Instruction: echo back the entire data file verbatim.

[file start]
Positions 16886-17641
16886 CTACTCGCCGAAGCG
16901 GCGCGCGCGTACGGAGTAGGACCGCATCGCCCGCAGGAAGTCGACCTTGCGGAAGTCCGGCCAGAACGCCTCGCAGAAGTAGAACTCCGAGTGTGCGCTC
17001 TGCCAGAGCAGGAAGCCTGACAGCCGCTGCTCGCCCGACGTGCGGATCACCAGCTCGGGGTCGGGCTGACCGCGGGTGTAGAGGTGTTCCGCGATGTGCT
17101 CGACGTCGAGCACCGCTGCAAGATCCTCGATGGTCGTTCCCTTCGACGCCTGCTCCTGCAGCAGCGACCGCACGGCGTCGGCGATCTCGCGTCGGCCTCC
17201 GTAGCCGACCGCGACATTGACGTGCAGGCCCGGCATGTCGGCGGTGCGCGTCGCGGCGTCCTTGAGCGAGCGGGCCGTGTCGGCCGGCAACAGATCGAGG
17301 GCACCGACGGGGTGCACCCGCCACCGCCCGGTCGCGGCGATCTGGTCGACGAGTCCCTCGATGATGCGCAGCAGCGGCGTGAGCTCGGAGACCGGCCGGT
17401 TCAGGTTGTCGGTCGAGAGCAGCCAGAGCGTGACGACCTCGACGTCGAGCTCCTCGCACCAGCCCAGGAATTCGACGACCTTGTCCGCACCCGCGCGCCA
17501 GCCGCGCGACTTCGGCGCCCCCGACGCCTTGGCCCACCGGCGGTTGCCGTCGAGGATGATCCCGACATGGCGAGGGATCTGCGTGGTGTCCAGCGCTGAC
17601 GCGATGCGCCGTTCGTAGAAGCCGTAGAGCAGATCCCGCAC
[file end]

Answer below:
Positions 16886-17641
16886 CTACTCGCCGAAGCG
16901 GCGCGCGCGTACGGAGTAGGACCGCATCGCCCGCAGGAAGTCGACCTTGCGGAAGTCCGGCCAGAACGCCTCGCAGAAGTAGAACTCCGAGTGTGCGCTC
17001 TGCCAGAGCAGGAAGCCTGACAGCCGCTGCTCGCCCGACGTGCGGATCACCAGCTCGGGGTCGGGCTGACCGCGGGTGTAGAGGTGTTCCGCGATGTGCT
17101 CGACGTCGAGCACCGCTGCAAGATCCTCGATGGTCGTTCCCTTCGACGCCTGCTCCTGCAGCAGCGACCGCACGGCGTCGGCGATCTCGCGTCGGCCTCC
17201 GTAGCCGACCGCGACATTGACGTGCAGGCCCGGCATGTCGGCGGTGCGCGTCGCGGCGTCCTTGAGCGAGCGGGCCGTGTCGGCCGGCAACAGATCGAGG
17301 GCACCGACGGGGTGCACCCGCCACCGCCCGGTCGCGGCGATCTGGTCGACGAGTCCCTCGATGATGCGCAGCAGCGGCGTGAGCTCGGAGACCGGCCGGT
17401 TCAGGTTGTCGGTCGAGAGCAGCCAGAGCGTGACGACCTCGACGTCGAGCTCCTCGCACCAGCCCAGGAATTCGACGACCTTGTCCGCACCCGCGCGCCA
17501 GCCGCGCGACTTCGGCGCCCCCGACGCCTTGGCCCACCGGCGGTTGCCGTCGAGGATGATCCCGACATGGCGAGGGATCTGCGTGGTGTCCAGCGCTGAC
17601 GCGATGCGCCGTTCGTAGAAGCCGTAGAGCAGATCCCGCAC